|Publication number||US5460611 A|
|Application number||US 08/301,541|
|Publication date||Oct 24, 1995|
|Filing date||Sep 6, 1994|
|Priority date||Sep 6, 1994|
|Also published as||CA2199176A1, DE69532869D1, DE69532869T2, EP0909189A1, EP0909189A4, EP0909189B1, US5720727, WO1996007439A1|
|Publication number||08301541, 301541, US 5460611 A, US 5460611A, US-A-5460611, US5460611 A, US5460611A|
|Inventors||Gary E. Alexander|
|Original Assignee||Medisys Technologies, Inc.|
|Export Citation||BiBTeX, EndNote, RefMan|
|Patent Citations (31), Referenced by (41), Classifications (10), Legal Events (9)|
|External Links: USPTO, USPTO Assignment, Espacenet|
1. Field of the Invention
This invention relates, generally, to syringes, and particularly, syringes designed for shielding the needle of the syringe so as to prevent accidental sticks.
2. Prior Art
In the medical field, prevention of accidental sticks by used needles is a constant concern. Countless injections using syringes are made every day in a variety of settings. As with all medical procedures, prevention of infection is a primary concern. Syringes are typically packaged with a protective cover over the needle. The operator removes this cover prior to administering the injection.
If the syringe has not come pre-filled, the operator will draw up the medication, which is in fluid form, into the syringe. The fluid is drawn into the syringe by inserting the needle into the container of medication fluid. The syringe plunger is pulled away from the needle end of the syringe barrel, creating a vacuum in the syringe. The vacuum causes the medication to be drawn into the syringe through the needle. The operator observes the position of the syringe plunger in relation to volume marks found on the syringe body. When the plunger has reached the desired mark corresponding to the correct dosage, the operator removes the needle from the container and holds the syringe, needle end up, so that all air in the syringe will go to the needle. The operator then pushes in the plunger slightly, sometimes tapping the side of the syringe, until any air in the syringe has been purged out through the needle.
The operator sets the syringe aside and prepares the injection site. Once the injection site is prepared, the operator inserts the needle into the patient and pushes in the plunger, injecting the medication into the patient. When the plunger has been fully depressed into the syringe body, the operator removes the needle from the patient.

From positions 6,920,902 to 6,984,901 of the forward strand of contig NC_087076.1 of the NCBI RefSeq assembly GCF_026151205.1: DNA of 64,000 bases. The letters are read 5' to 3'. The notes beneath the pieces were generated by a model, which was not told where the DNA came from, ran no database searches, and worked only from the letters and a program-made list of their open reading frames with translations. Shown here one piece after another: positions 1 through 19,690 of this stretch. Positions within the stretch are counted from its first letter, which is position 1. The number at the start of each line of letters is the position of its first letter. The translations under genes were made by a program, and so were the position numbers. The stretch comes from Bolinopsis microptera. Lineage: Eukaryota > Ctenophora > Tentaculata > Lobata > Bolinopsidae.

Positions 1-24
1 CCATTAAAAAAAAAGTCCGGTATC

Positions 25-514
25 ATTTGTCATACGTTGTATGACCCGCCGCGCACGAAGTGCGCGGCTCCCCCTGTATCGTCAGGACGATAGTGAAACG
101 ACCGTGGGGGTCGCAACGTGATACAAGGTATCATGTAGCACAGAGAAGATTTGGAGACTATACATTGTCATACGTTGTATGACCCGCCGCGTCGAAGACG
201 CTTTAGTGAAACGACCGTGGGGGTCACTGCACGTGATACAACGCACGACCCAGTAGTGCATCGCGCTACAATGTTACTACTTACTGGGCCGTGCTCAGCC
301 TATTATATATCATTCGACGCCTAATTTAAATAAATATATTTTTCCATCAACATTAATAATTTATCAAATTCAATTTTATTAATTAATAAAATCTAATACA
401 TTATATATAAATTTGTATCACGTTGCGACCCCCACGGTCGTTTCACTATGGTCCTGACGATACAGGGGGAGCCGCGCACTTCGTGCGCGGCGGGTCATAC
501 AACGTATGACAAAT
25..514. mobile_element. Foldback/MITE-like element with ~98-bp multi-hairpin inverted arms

The next few moments are crucial in infection control. The used syringe, immediately after it has been removed from the patient, is commonly known as a dirty needle. Frequently, hospitals and physicians' offices have special receptacles in the patient and examining rooms for disposal of dirty needles. The operator will usually replace the cover on the needle and place the syringe into a proper receptacle. But in the few moments, or even the few seconds, between the removal of the syringe from the patient and the placement of the cover over the needle an accidental dirty needle stick can occur.
Dirty needle sticks can occur during this time for any number of reasons. In emergency rooms and other settings, patient may be fighting the treatment, and may push the used needle into the operator or other medical professionals around the patient. Children or even some adults become frightened by the pain of a shot and may react, involuntarily or voluntarily, by jerking or some other motion which can cause an accidental stick. Other factors not attributable to the patient include fatigue of the operator, poor lighting conditions (e.g. at night in a patient's dark room), and simple lapses in following procedures. Some of these conditions may cause the operator to stick themselves when simply replacing the cover on the needle.
Numerous attempts have been made to provide a device which will prevent or minimize dirty needle sticks. U.S. Pat. No. 4,973,316 to Dysarz discloses a syringe in which a compressed spring assembly within the syringe barrel is used in combination with a trigger assembly. The device in Dysarz retracts the needle after the injection is given. However, the device in Dysarz requires the use of numerous moving parts and an internal spring in the syringe body. The device in Dysarz also requires separate manipulation of the syringe by the operator after giving the injection. Dysarz does not disclose automatic shielding of the needle with the administration of the injection.